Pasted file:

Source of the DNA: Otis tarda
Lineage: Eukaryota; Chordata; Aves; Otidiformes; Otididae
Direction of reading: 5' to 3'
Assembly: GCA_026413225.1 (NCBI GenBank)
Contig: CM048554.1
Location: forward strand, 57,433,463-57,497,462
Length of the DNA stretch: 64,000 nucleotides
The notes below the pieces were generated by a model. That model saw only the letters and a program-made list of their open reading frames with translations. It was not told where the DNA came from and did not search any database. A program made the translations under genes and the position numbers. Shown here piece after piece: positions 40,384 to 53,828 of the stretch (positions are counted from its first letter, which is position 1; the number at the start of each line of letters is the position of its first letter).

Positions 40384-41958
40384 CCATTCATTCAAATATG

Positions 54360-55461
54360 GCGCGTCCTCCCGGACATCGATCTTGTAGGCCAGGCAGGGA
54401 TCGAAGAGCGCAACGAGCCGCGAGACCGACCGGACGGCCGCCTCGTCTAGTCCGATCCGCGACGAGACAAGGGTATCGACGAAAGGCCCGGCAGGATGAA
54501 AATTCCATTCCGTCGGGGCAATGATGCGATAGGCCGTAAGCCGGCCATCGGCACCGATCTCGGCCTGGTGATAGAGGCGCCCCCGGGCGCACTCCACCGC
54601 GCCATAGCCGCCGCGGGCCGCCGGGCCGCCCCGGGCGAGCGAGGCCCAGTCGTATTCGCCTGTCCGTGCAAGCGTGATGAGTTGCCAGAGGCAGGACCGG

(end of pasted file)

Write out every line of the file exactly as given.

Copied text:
Source of the DNA: Otis tarda
Lineage: Eukaryota; Chordata; Aves; Otidiformes; Otididae
Direction of reading: 5' to 3'
Assembly: GCA_026413225.1 (NCBI GenBank)
Contig: CM048554.1
Location: forward strand, 57,433,463-57,497,462
Length of the DNA stretch: 64,000 nucleotides
The notes below the pieces were generated by a model. That model saw only the letters and a program-made list of their open reading frames with translations. It was not told where the DNA came from and did not search any database. A program made the translations under genes and the position numbers. Shown here piece after piece: positions 40,384 to 53,828 of the stretch (positions are counted from its first letter, which is position 1; the number at the start of each line of letters is the position of its first letter).

Positions 40384-41958
40384 CCATTCATTCAAATATG

Positions 54360-55461
54360 GCGCGTCCTCCCGGACATCGATCTTGTAGGCCAGGCAGGGA
54401 TCGAAGAGCGCAACGAGCCGCGAGACCGACCGGACGGCCGCCTCGTCTAGTCCGATCCGCGACGAGACAAGGGTATCGACGAAAGGCCCGGCAGGATGAA
54501 AATTCCATTCCGTCGGGGCAATGATGCGATAGGCCGTAAGCCGGCCATCGGCACCGATCTCGGCCTGGTGATAGAGGCGCCCCCGGGCGCACTCCACCGC
54601 GCCATAGCCGCCGCGGGCCGCCGGGCCGCCCCGGGCGAGCGAGGCCCAGTCGTATTCGCCTGTCCGTGCAAGCGTGATGAGTTGCCAGAGGCAGGACCGG